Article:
informa
/
2 min read
News

CA Sales Exec Departs In Yet Another Reorganization

Gregory Corgan, executive VP of worldwide sales, becomes the fourth high-ranking executive to leave the software giant since mid-April.
The struggles never seems to end at the company formerly known as Computer Associates. CA Inc.'s already crowded exit ramp clogged a bit more today as the company announced the departure of Gregory Corgan, executive VP of worldwide sales, the fourth high-ranking executive to leave the software giant since mid-April.

Corgan's departure comes less than a week after CA confirmed that faulty accounting failed to include $70 million in sales commissions and would delay quarterly results. The company again downgraded its earnings forecasts to a loss. Last week, new CEO John Swainson expressed disappointment in how the sales commission problems had affected business and hinted changes were ongoing to ensure commission troubles don't continue.

Today the company described Corgan's departure as part of another sweeping realignment of its sales organization. Corgan's position will be eliminated and his job taken over by a group of five executives who will report to new COO Michael Christenson.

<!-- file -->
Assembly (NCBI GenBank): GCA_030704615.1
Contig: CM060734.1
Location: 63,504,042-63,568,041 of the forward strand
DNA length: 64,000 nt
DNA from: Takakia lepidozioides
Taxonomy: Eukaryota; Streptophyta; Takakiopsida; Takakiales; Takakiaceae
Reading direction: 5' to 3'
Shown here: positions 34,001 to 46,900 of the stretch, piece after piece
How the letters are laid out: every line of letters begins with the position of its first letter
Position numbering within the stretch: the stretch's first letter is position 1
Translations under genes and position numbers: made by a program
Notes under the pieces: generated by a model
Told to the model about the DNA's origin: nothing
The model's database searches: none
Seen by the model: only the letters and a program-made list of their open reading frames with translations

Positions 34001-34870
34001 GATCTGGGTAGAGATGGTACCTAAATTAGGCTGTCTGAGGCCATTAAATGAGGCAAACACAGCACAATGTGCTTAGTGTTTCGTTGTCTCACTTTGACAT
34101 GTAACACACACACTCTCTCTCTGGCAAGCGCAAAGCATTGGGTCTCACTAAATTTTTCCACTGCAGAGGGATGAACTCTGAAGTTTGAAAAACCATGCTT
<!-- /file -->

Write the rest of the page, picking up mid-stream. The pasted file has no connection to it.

The company had already altered sales compensation models to emphasize new sales and begun extensive training of its sales teams. In an interview with InformationWeek in February, Swainson called the evolution of the company's sales force "the biggest change that CA is making." Back then, Corgan pegged 60% of the sales staff as new since he came on as sales chief early in 2004.

Part of the change has been a push to increase sales through third parties, though Christenson admitted today it has been thus far ineffective. CA wants to make channel sales account for 30% of the company's business, though it only accounts for 10% of revenue today. The company hopes the appointment of Executive VP Gary Quinn to head up CA's indirect sales will be a catalyst for that effort.

Corgan joins former COO Jeff Clarke, CFO Robert Davis, CTO Mark Barrenechea, and another top finance executive in the company's growing executive graveyard. Although Corgan was a former IBM executive like Swainson and several of the other executives who have left, he wasn't among the new executives brought in when Swainson arrived at the company in November 2004.

Swainson had boasted earlier this year that turnover at the company had been drastically reduced, calling it something he looks at as a "business metric." While it's not at all clear that general turnover within the company has increased, Swainson's measurements are certainly in flux when taking his former lieutenants into account.